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Elbow Stiffness


What is it?

Elbow stiffness is the inability to fully bend or straighten the arm and is usually caused by arthritis.

Who gets it and what causes it?

There are a number of underlying causes for elbow stiffness including primary osteoarthritis, secondary osteoarthritis, rheumatoid arthritis and joint infection.

Osteoarthritis involves the loss of the normal smooth joint surface either due to everyday stresses accumulating gradual damage to the joint cartilage (primary osteoarthritis) or due to an accelerated process involving direct injury to the joint surface e.g. by fractures or joint dislocations (secondary osteoarthritis). Damage to the stabilising ligaments of the elbow may also place abnormal stresses on the joint surface and lead to secondary osteoarthritis. This usually occurs in patients who have particular occupations or play sports which involve a higher than normal amount of stress to the elbow.

The elbow joint infrequently develops primary osteoarthritis since it is not a weight-bearing joint unlike the knee or hip. And so elbow stiffness mainly occurs as a result of injury to the elbow, especially where the elbow joint surface has been damaged (secondary osteoarthritis). Previous surgery that involved the elbow joint surface also increases the chances of developing secondary osteoarthritis and elbow stiffness.

What are the signs and symptoms?

Patients with elbow stiffness mainly experience a loss in their ability to fully bend or straighten their arm. This can be particularly troublesome when it interferes with everyday activities such as dressing, washing and eating.

Some patients hear a grinding sound when moving their elbow (also known as crepitus) due to the roughened joint surfaces rubbing against each other.

Patients may also notice that the elbow “locks” in a certain position. This is due to bits of bone and cartilage being displaced into the joint by the osteoarthritic process and obstructing normal movement at the elbow joint.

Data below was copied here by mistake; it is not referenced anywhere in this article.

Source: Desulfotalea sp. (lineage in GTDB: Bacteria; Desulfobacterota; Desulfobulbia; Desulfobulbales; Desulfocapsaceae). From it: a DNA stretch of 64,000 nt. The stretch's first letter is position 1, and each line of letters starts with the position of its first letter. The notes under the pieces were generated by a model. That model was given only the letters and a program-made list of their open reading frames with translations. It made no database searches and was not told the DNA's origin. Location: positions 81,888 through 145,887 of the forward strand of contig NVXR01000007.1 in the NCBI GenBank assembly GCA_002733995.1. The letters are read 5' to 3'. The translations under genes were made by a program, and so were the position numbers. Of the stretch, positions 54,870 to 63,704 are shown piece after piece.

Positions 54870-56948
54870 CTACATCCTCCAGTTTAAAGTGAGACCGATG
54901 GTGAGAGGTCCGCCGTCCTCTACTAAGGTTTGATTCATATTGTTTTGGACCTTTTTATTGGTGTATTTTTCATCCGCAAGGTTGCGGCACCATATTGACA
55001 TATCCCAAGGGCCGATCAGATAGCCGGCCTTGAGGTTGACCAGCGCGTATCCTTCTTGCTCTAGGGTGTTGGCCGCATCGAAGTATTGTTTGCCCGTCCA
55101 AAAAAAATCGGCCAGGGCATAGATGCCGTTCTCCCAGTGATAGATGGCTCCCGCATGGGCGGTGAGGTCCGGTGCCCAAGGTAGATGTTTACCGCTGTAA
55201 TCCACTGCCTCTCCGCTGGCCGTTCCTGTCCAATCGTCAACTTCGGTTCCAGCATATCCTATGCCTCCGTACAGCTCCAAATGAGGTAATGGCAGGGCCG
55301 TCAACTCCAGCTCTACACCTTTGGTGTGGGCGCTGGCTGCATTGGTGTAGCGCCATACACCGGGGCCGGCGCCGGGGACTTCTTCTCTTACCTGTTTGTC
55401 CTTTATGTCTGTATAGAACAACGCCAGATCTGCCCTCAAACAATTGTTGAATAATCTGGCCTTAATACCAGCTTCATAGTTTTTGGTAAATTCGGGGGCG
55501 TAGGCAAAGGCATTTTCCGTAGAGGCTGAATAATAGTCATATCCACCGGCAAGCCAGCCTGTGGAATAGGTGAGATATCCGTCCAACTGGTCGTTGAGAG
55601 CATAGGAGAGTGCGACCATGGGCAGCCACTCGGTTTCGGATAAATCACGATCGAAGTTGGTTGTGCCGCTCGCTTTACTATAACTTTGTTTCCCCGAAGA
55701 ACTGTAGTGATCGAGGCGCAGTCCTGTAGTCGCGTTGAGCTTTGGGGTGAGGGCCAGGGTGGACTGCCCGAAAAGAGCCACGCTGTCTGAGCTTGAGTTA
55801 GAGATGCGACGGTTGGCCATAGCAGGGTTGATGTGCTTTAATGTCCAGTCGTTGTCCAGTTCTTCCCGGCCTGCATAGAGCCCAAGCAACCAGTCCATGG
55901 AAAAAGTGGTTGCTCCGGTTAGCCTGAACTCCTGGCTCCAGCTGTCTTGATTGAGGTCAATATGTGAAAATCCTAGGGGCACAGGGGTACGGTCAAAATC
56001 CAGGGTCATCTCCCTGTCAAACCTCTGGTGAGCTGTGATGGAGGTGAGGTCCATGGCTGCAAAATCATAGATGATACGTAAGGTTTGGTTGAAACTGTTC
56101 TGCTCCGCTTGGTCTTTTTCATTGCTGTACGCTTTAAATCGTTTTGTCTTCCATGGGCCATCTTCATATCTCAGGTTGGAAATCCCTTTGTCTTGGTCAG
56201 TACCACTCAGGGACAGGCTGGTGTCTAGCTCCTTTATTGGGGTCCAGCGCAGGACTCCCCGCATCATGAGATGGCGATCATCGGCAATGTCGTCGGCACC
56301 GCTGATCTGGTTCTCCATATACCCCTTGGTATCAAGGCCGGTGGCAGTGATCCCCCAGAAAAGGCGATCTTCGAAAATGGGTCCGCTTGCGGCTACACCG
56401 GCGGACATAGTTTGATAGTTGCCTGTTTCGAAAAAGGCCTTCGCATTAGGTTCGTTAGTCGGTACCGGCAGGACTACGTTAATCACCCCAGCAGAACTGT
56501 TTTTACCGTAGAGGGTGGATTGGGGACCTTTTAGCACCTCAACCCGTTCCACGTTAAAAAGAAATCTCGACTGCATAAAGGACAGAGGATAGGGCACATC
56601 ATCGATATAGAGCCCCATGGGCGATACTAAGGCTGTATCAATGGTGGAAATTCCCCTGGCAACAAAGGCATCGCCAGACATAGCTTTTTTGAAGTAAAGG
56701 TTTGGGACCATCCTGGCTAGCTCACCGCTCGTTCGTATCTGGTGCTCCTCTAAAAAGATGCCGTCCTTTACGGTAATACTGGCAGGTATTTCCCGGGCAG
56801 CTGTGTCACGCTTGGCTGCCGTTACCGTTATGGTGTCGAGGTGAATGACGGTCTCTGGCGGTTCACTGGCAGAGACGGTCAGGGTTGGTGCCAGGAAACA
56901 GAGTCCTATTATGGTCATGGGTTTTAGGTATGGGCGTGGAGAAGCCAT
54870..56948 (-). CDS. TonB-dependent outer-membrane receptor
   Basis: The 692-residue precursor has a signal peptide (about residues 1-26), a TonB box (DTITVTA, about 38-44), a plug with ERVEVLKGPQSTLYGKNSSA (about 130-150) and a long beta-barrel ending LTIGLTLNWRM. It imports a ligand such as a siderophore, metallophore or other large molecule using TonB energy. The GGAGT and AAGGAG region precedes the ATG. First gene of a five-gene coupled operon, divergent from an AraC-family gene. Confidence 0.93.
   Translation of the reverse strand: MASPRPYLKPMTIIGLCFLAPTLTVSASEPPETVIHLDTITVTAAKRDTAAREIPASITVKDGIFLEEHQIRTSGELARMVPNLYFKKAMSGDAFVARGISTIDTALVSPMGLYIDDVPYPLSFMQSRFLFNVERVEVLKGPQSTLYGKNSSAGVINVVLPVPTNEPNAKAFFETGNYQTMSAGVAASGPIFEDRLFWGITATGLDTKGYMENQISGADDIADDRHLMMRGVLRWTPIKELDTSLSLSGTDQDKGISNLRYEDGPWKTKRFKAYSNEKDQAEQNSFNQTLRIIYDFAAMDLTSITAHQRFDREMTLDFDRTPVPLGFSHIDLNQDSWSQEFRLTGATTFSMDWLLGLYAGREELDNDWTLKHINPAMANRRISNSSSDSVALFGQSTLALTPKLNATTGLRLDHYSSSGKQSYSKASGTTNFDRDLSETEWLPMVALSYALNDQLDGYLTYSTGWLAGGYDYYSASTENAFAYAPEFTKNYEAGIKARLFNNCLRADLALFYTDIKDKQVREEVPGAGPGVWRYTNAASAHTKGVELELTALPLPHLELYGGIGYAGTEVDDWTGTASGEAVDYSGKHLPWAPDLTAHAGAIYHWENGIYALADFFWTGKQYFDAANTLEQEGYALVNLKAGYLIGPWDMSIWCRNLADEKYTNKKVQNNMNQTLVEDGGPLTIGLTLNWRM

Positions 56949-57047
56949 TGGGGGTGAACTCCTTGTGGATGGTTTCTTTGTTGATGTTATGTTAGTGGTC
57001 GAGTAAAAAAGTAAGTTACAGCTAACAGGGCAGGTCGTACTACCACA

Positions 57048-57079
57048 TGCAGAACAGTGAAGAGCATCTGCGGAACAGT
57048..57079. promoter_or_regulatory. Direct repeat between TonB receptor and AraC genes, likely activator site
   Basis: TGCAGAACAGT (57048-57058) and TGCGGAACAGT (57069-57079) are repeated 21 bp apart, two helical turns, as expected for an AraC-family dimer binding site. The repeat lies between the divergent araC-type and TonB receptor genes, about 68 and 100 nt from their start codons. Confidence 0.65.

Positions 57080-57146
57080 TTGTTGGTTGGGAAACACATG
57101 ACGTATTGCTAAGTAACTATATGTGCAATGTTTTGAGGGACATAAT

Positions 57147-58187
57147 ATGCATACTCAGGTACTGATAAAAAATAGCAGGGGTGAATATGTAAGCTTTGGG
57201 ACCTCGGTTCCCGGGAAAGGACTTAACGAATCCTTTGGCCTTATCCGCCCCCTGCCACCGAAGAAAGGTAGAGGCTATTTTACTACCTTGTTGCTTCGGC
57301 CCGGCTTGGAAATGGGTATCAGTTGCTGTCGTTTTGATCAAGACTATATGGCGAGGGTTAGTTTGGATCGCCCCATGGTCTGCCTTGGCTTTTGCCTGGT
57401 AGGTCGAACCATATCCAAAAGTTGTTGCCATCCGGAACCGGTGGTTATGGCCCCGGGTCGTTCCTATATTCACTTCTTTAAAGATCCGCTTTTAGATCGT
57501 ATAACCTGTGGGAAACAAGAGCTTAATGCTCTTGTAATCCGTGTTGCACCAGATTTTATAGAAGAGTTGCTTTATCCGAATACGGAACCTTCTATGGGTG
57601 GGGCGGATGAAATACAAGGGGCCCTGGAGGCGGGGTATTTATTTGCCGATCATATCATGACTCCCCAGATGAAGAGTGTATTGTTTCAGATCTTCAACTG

Pain frequently accompanies stiffness as the joint lining is damaged and so the hard bony joint surfaces rub against each other.

What tests will I need?

A medical history and clinical examination of your elbow is the first step. X-rays will be necessary to identify any signs of elbow arthritis and any loose bodies or bony growths that may be obstructing normal elbow movements. More advanced imaging such as CT or MRI may be needed when the diagnosis is in doubt or to plan surgery.

What is the treatment?

Initial treatment involves regular painkillers and physiotherapy.

Regular simple pain relief (e.g. paracetamol) and non-steroidal anti-inflammatory medications (e.g. ibuprofen) can lessen the pain and reduce inflammation around the joint.

Anti-inflammatory steroid injections into the elbow also provide short-term pain relief and are performed in the clinic.

Physiotherapy can help maintain and regain a normal range of elbow movement. An incremental exercise regime can be provided which aims to slowly increase the range of elbow movement.

The above conservative measures are usually trialled and symptoms are monitored. Surgical treatment is an option should the above measures fail or symptoms worsen.

What does the surgical treatment involve?

Surgery aims to restore the normal range of elbow movement by removing damaged parts of the joint that obstruct movement and in some patients by fitting a new metallic elbow joint.

Mr. Naqui performs surgery for elbow stiffness at a number of hospitals around Manchester (See Hospitals page).

Any loose bodies are removed, bits of cartilage or bone shaved away and scarred muscle or ligaments can be released to free up movement at the elbow joint.

The procedure is usually performed as a day case (patients go home the same day). Non-dissolvable sutures are used which will be removed at 10-14 days by your GP or in the Hand clinic.

What happens after the surgery?

Taking simple painkillers (e.g. paracetamol, ibuprofen) regularly for the first few days after surgery will help reduce any post-operative pain.

Mr. Naqui and the physiotherapist will provide you with specific regular elbow exercises to follow after surgery to regain normal movement. It is essential that you follow these instructions to maximise your chances of a successful outcome.

You will be followed up in Mr. Naqui’s clinic within 2 weeks of surgery.

When I can return to normal activity?

This is dependent on symptom severity, your normal daily activities, the surgery performed, and your rate of recovery. Following a discussion with you a specific recommendation will be made based on these factors.

Office workers can return to work after 1-2 weeks. Manual workers will need longer. Full recovery can take a number of months.

What are the complications of surgery?

Common complications include pain and residual stiffness.

Although stiffness usually improves some patients do not get the full range of elbow movement back.

The risks of post-operative infection, nerve and tendon injury are small.

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